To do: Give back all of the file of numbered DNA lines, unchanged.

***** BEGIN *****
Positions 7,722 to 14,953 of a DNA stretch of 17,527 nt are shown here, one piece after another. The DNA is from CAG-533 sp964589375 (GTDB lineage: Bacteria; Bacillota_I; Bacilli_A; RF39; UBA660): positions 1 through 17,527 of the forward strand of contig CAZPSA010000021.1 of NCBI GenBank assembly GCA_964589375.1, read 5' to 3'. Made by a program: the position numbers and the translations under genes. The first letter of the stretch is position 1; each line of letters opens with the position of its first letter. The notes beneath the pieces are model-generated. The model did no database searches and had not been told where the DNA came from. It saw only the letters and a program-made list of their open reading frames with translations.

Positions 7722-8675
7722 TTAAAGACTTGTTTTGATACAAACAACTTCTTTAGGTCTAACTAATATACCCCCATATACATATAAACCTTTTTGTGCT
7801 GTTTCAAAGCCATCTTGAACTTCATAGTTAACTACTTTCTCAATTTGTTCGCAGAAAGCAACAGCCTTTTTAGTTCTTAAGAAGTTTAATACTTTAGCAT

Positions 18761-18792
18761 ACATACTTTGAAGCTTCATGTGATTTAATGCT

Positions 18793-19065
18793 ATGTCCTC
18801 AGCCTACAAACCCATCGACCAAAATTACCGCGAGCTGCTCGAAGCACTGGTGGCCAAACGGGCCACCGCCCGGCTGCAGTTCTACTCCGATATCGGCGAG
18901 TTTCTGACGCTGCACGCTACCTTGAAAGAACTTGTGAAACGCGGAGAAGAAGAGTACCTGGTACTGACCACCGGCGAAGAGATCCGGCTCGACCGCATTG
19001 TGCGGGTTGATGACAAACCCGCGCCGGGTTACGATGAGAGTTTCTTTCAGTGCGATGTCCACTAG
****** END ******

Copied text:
Positions 7,722 to 14,953 of a DNA stretch of 17,527 nt are shown here, one piece after another. The DNA is from CAG-533 sp964589375 (GTDB lineage: Bacteria; Bacillota_I; Bacilli_A; RF39; UBA660): positions 1 through 17,527 of the forward strand of contig CAZPSA010000021.1 of NCBI GenBank assembly GCA_964589375.1, read 5' to 3'. Made by a program: the position numbers and the translations under genes. The first letter of the stretch is position 1; each line of letters opens with the position of its first letter. The notes beneath the pieces are model-generated. The model did no database searches and had not been told where the DNA came from. It saw only the letters and a program-made list of their open reading frames with translations.

Positions 7722-8675
7722 TTAAAGACTTGTTTTGATACAAACAACTTCTTTAGGTCTAACTAATATACCCCCATATACATATAAACCTTTTTGTGCT
7801 GTTTCAAAGCCATCTTGAACTTCATAGTTAACTACTTTCTCAATTTGTTCGCAGAAAGCAACAGCCTTTTTAGTTCTTAAGAAGTTTAATACTTTAGCAT

Positions 18761-18792
18761 ACATACTTTGAAGCTTCATGTGATTTAATGCT

Positions 18793-19065
18793 ATGTCCTC
18801 AGCCTACAAACCCATCGACCAAAATTACCGCGAGCTGCTCGAAGCACTGGTGGCCAAACGGGCCACCGCCCGGCTGCAGTTCTACTCCGATATCGGCGAG
18901 TTTCTGACGCTGCACGCTACCTTGAAAGAACTTGTGAAACGCGGAGAAGAAGAGTACCTGGTACTGACCACCGGCGAAGAGATCCGGCTCGACCGCATTG
19001 TGCGGGTTGATGACAAACCCGCGCCGGGTTACGATGAGAGTTTCTTTCAGTGCGATGTCCACTAG